Spring is the perfect time to use math games with your students. Either you are finished with testing and the kids are restless, or you still have testing ahead of you and your kids are restless! Math games will motivate your students, keep them on task, and also help them review important skills … while giving them the chance to put some of that restless energy to good use.
Random partners are fun for some activities, but I don’t recommend pairing students randomly in math. Instead, take a moment to pair students yourself before you pass out the materials. It’s best for students with similar abilities to work together. It might be tempting to have struggling students play against strong students so they can get help, but that situation is going to frustrate both of them. Instead, keep students of similar ability levels together and differentiate instruction by giving them different games to play.
One of my favorite math games is Island Conquer. I created this game for my 4th graders to practice area and perimeter skills. The game is for two players who take turns graphing coordinate points and creating rectangles on a grid. They claim ownership of the rectangle by calculating its area or perimeter, depending on the game played. My class loved it, so we decided that it needed a fun name. I remember Ryan piping up and saying, “Why don’t you call it ‘Island Conquer’? When you color the rectangle it’s like you are capturing an island!” Everyone loved the name, and Island Conquer was born!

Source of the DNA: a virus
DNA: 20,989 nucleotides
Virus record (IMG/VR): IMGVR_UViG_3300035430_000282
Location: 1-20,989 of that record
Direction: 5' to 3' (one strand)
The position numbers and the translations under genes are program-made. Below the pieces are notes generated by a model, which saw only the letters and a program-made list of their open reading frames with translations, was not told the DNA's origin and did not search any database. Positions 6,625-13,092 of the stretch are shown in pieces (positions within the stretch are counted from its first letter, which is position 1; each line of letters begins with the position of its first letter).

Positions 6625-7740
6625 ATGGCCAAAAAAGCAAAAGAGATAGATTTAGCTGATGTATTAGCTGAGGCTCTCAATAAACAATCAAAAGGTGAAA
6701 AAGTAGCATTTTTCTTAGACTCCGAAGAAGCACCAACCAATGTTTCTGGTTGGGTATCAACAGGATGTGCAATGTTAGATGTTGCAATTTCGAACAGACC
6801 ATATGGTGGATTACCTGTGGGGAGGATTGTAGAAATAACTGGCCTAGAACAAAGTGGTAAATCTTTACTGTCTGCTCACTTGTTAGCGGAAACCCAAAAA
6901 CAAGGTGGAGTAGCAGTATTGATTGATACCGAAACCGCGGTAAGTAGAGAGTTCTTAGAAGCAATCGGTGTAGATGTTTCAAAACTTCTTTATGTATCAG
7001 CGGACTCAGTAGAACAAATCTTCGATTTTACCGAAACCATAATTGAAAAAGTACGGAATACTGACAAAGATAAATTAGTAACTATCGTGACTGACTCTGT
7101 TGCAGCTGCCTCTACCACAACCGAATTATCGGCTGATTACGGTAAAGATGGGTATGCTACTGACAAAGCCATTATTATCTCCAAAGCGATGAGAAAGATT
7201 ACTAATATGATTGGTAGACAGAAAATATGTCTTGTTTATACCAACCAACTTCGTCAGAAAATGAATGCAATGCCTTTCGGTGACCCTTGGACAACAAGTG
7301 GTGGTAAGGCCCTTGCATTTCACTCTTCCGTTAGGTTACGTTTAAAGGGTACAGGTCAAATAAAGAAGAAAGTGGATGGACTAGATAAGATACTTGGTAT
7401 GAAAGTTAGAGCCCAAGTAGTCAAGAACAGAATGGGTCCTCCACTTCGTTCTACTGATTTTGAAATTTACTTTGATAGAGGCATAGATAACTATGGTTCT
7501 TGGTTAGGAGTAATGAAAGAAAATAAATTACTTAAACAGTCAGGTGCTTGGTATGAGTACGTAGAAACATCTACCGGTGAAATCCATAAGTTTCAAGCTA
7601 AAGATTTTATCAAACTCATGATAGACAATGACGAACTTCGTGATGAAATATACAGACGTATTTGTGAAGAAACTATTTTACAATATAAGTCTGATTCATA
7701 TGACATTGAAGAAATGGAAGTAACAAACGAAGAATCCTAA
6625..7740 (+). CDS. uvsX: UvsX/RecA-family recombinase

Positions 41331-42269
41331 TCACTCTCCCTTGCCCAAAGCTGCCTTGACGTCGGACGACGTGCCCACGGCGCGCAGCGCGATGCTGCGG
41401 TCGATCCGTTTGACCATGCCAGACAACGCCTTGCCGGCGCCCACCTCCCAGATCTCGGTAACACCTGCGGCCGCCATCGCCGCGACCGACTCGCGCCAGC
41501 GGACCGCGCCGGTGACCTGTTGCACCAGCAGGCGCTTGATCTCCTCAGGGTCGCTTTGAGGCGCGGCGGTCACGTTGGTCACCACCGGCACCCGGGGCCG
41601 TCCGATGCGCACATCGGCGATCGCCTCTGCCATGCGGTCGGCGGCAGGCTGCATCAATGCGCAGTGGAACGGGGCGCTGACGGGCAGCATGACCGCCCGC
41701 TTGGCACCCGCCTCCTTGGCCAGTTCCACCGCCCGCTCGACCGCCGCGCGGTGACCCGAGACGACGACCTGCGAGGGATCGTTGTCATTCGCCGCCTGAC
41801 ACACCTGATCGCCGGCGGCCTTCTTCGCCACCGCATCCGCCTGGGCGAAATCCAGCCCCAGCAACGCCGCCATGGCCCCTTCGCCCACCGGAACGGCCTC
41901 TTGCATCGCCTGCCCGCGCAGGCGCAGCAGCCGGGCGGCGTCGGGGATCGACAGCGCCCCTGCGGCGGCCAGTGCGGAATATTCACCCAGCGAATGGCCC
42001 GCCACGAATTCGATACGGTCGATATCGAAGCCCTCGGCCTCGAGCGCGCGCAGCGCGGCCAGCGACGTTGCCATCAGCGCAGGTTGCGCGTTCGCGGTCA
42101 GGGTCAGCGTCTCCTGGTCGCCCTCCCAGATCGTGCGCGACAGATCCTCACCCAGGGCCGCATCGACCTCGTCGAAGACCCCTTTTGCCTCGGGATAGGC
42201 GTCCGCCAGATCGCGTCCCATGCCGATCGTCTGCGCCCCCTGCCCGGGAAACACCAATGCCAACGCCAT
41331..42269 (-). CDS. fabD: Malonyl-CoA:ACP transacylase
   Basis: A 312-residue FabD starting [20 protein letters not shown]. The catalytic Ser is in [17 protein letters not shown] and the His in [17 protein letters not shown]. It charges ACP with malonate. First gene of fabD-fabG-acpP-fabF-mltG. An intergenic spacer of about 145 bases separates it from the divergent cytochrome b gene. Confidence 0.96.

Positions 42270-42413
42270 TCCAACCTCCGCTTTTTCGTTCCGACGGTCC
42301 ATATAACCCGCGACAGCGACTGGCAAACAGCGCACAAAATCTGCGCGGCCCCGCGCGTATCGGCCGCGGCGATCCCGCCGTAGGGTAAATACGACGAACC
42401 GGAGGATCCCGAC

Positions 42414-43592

A few years later, I gave the game a makeover, and it now has a pirate theme which your students will LOVE! The updated version of Island Conquer is free for my email subscribers; click here to request your copy.
My newest math game is Monster Math Mix-up: Telling Time. I created my first Monster Math Mix-up game when I was writing Customary Measurement Conversions, and it received rave reviews from the student field testers. In this game, each student receives a mixed-up monster puzzle and they have to assemble it, piece by piece, as they solve math problems. There’s a bit of luck involved, though, because after each player solves a problem, he or she must spin a spinner to find out how many pieces to add … or perhaps take away! The game was so popular that I decided to create a version of Monster Math Mix-up for telling time. This game is aligned with 2nd and 3rd grade Common Core objectives for telling time, and there are two sets of clock task cards to help you differentiate instruction. You can purchase Monster Math Mix-up from my TpT store.
The best thing about using math games is that they promote a positive classroom climate while helping students review and practice important math skills. When students play a game with a partner, they can have fun while learning, and you are free to work with individual students. It’s a win-win for everyone, and a sure cure for spring fever!